PETALING JAYA (April 22): Many people who need to go out to work and earn daily wages have been affected by the Movement Control Order (MCO) in Malaysia which was imposed to curb the spread of the Covid-19 virus. Hence, the Mutiara Magna Community Garden in Kepong, Kuala Lumpur has been considered a 'lifesaver' as it provides fresh produce from pegaga to bok choy to this vulnerable group in the community.
The one-acre Mutiara Magna Urban Community Garden was once a squalid and deserted riverbank housing an illegal parking spot and workshop. Located at the riverbank of Keroh River in Kepong, it was given new life in 2019 and is currently managed by the Kawasan Rukun Tetangga of Pangsapuri Mutiara Magna under the River of Life Public Outreach Programme Phase 5 (ROLPOP5).
The coordinating person who is responsible for the garden as well as the distribution of the vegetables, Zuredisham Zulkefli, said although what they are doing may not seem much, it helps to sustain families whose monthly incomes are affected during the MCO.
"Besides, most markets are closed due to the MCO, making it difficult for us to get fresh vegetables. The community garden is a life-saver for us,” said Zuredisham, adding that vegetable supply to wholesale and wet markets are affected as the workforce is limited and the markets are only open at limited hours in the Klang Valley.
Meanwhile, ROLPOP5 project manager Dr K Kalithasan who is also an expert in river and waste management from Global Environment Centre, added that the idea of establishing an urban community garden near a river was aimed at reconnecting the community with the river and eventually nurture ownership and care for rivers in Malaysia.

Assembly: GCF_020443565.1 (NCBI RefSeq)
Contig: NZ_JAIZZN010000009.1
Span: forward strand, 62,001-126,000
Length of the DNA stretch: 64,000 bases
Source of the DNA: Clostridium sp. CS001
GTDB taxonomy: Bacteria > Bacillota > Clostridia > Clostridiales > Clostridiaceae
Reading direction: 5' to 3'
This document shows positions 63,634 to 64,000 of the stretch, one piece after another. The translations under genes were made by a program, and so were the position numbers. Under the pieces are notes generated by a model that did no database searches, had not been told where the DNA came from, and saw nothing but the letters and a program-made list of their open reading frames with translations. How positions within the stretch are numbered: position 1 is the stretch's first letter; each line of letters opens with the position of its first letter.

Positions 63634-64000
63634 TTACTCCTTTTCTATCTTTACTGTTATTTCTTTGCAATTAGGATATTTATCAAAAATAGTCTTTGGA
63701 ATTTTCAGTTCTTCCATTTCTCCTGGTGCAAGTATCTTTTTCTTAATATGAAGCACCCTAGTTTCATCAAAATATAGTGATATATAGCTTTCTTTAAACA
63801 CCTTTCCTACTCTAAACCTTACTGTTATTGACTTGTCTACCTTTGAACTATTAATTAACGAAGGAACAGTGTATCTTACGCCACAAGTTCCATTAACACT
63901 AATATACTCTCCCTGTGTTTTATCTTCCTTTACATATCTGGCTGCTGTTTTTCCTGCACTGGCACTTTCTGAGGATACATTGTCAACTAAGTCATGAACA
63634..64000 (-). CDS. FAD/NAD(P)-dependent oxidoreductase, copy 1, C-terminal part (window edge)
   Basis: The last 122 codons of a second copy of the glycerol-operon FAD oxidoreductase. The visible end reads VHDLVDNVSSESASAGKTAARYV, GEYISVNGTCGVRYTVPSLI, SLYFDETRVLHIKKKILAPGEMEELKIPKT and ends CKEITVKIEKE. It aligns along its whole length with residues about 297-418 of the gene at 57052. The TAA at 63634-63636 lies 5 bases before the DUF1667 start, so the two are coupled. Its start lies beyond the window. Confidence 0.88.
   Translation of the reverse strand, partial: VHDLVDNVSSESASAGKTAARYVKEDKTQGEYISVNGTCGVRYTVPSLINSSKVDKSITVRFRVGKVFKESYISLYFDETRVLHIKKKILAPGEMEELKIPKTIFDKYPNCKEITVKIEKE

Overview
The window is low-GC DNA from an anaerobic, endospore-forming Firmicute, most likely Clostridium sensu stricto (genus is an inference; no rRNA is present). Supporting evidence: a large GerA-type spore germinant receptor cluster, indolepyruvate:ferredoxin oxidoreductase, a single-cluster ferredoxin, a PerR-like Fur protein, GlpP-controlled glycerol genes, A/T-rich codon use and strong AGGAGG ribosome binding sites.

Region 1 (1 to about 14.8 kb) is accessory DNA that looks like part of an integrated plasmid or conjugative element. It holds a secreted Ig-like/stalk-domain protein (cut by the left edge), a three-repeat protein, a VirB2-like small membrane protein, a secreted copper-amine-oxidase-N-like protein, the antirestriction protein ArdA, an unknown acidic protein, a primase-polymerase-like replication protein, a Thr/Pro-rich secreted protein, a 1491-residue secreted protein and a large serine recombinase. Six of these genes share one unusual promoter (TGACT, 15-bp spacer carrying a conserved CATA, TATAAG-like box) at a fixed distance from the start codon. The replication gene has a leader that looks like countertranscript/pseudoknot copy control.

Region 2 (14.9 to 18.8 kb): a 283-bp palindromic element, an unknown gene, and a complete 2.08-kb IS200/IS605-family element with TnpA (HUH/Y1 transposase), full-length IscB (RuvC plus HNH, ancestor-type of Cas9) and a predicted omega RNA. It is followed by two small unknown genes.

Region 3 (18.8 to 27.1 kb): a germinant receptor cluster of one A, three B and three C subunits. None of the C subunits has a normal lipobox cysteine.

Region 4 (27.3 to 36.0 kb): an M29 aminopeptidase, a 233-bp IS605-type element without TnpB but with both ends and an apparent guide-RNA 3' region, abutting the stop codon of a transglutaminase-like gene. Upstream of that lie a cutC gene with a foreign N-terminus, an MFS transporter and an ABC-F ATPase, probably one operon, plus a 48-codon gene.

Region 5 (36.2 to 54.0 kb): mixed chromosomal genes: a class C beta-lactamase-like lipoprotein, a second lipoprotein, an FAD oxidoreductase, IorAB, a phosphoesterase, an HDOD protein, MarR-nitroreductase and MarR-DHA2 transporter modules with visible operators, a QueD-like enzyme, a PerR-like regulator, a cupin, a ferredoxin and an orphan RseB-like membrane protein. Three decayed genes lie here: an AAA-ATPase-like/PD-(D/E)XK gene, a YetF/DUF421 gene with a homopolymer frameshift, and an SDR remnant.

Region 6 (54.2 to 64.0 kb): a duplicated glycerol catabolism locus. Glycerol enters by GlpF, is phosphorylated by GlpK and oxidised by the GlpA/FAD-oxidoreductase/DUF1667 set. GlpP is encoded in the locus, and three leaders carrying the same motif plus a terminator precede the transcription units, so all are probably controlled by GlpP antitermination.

The Global Environment Centre is a non-profit environmental organisation that has been advocating river protection and rehabilitation for the past 22 years. It was appointed by the Department of Irrigation and Drainage Malaysia in 2017 to implement the ROLPOP5.
“The current COVID-19 pandemic that led to the country implementing the MCO underlines the importance of food security. Community gardens or edible gardens are seen as ways to overcome food shortages apart from developing a resilient community and connecting society with the environment,” he said.
He also hoped that government agencies and the private sector could support more communities to build community gardens along riverbanks to encourage local food production and provide relief in the event of food supply disruption while protecting rivers.
Under the Federal Territories Ministry and Department of Irrigation and Drainage Malaysia’s River of Life Public Outreach Programme, three successful community gardens have been established, namely the AU2 Community Garden, Seri Terengganu Community Garden and the Mutiara Magna Community Garden.